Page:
To the uninitiated, "Bachelor in Paradise" seems like a hot mess of a reality show. What do you get when you throw a bunch of unlucky-in-reality-TV-love former "Bachelor" and "Bachelorette" contestants on a beach in Mexico? Naturally, you'd assume the answer would be an unequivocal "chaos," but you'd be only semi-wrong.
The entire premise of "Bachelor in Paradise" is this: Losers from previous seasons of the "Bachelor" franchise get left on a beach in Mexico. Each week, either the men or the women have roses to give, leaving one person without (awkward). That person leaves, and more people arrive.
Now, take away the roses. You're left with a fairly authentic dating experience, no? You try your luck getting to know various people, devoting more time (and roses) to the people you end up enjoying and moving on from those you don't.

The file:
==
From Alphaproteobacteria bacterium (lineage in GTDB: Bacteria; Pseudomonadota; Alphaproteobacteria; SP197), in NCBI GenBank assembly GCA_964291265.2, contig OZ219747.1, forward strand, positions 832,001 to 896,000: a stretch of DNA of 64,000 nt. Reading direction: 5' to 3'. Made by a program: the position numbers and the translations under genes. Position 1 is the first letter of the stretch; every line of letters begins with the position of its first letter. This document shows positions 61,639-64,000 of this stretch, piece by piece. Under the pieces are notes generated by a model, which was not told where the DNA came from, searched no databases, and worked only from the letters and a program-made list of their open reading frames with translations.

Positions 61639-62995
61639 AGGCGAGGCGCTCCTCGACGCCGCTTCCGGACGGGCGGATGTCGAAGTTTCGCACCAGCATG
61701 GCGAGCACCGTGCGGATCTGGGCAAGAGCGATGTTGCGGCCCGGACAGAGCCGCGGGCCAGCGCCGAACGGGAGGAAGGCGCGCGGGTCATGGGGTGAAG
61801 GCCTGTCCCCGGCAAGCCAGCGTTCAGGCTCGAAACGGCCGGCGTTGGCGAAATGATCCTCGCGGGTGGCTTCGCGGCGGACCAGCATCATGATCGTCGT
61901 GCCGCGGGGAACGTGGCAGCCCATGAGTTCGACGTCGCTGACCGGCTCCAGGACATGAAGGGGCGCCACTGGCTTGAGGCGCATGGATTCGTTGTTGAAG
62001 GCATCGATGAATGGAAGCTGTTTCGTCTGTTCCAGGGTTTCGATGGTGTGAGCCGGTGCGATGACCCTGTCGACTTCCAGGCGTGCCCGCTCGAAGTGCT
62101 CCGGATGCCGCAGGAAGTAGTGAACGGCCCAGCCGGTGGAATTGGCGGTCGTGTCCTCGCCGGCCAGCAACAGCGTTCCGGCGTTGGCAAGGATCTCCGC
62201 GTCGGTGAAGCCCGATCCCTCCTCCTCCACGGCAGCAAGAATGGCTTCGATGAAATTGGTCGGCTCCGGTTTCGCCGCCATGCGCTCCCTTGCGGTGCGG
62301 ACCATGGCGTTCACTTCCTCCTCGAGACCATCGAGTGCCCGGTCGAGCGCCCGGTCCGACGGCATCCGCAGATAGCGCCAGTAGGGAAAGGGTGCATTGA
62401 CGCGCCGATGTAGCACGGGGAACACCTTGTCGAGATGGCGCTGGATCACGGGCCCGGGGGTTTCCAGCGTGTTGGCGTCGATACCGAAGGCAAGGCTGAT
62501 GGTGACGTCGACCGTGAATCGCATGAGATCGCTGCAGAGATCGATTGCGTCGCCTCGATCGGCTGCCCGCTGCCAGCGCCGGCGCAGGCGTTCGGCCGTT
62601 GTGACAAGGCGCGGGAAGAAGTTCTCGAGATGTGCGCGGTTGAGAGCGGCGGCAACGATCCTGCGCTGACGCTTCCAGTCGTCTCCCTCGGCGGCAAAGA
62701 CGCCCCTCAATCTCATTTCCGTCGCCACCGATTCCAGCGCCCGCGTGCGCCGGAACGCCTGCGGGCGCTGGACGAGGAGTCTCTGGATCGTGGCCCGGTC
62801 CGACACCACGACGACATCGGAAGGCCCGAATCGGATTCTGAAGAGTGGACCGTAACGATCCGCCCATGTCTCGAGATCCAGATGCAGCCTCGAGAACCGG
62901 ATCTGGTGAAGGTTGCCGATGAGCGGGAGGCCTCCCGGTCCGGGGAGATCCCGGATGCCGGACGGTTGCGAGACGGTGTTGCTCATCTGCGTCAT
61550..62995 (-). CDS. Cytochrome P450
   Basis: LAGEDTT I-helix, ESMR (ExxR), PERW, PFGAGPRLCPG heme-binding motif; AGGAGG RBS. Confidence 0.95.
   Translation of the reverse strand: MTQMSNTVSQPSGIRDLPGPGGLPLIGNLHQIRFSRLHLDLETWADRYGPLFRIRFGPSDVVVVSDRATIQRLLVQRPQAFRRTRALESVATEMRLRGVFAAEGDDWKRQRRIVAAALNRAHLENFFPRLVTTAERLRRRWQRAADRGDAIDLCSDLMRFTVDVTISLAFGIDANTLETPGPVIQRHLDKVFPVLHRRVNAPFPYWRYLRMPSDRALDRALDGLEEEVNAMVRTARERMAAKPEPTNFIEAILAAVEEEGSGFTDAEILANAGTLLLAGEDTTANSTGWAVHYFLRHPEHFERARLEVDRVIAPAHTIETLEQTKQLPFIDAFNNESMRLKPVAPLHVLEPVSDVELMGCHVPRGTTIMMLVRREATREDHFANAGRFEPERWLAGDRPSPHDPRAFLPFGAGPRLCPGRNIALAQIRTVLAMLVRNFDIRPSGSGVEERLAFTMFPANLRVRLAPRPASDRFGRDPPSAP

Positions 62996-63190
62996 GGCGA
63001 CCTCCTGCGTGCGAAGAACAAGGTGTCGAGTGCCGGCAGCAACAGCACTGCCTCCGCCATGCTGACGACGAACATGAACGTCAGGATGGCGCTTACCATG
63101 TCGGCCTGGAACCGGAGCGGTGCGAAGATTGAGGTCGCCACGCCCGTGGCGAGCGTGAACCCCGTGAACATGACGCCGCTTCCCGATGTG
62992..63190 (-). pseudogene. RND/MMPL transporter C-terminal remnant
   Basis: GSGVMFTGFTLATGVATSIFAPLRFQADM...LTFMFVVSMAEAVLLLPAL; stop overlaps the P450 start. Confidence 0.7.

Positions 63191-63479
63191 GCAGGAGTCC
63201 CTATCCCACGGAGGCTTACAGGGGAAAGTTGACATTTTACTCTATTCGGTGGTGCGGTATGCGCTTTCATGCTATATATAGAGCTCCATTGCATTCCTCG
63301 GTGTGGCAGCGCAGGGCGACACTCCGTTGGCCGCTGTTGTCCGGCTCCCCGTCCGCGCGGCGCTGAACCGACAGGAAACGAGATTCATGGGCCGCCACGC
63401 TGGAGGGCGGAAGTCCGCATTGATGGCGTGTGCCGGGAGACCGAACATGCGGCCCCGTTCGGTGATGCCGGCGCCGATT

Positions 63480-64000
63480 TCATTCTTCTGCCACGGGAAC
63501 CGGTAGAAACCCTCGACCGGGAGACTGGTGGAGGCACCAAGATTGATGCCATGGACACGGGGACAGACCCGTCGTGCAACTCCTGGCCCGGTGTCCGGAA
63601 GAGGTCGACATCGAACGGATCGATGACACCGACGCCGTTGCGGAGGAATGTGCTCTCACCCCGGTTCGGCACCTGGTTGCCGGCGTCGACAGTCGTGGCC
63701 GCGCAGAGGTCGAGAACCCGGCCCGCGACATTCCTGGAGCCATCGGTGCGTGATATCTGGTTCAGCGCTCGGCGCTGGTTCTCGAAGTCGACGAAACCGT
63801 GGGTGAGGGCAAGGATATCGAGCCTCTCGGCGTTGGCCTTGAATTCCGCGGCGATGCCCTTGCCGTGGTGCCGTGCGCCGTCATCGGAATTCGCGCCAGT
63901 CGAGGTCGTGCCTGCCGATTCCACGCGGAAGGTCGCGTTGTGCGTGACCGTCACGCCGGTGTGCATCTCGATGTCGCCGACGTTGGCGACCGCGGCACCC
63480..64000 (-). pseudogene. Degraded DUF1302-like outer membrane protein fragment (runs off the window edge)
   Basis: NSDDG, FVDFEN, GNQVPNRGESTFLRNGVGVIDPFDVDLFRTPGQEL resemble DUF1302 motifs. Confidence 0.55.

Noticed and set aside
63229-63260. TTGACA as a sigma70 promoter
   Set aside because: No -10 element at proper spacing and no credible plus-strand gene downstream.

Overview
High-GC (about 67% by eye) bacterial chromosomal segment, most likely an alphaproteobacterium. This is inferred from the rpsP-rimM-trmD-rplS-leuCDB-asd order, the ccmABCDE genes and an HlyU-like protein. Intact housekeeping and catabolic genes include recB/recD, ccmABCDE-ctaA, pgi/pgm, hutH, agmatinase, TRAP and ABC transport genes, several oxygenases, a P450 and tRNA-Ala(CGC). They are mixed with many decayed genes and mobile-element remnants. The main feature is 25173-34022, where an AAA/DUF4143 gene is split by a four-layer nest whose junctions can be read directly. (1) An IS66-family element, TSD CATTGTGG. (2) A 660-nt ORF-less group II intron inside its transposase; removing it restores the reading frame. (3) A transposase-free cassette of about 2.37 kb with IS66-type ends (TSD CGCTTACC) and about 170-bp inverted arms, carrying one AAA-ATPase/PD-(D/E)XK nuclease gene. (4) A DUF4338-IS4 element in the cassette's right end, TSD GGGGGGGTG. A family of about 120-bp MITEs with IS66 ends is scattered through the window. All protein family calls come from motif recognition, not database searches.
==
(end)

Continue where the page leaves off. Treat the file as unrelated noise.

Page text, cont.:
This process is more like real life than 20 women or men competing for the affection of one person, right? Unless that person is Leonardo DiCaprio, that's just an unlikely scenario to ever play out in real life. How do you know you'll genuinely enjoy that person when you're competing for the minuscule amount of time you'll get with them?
It may just be my personal preference, but having some illusion of choice—even if that choice is isolated to a very small segment of the population—seems better than being told (by television producers) that this one man or woman is the person you should be fighting tooth and nail to be with. Having the ability to choose from a pool of people is a much more authentic dating experience, even if it so happens that this is all going down on a beach in Mexico fueled by endless amounts of alcohol and, you know, TV cameras watching your every make out. It's casual.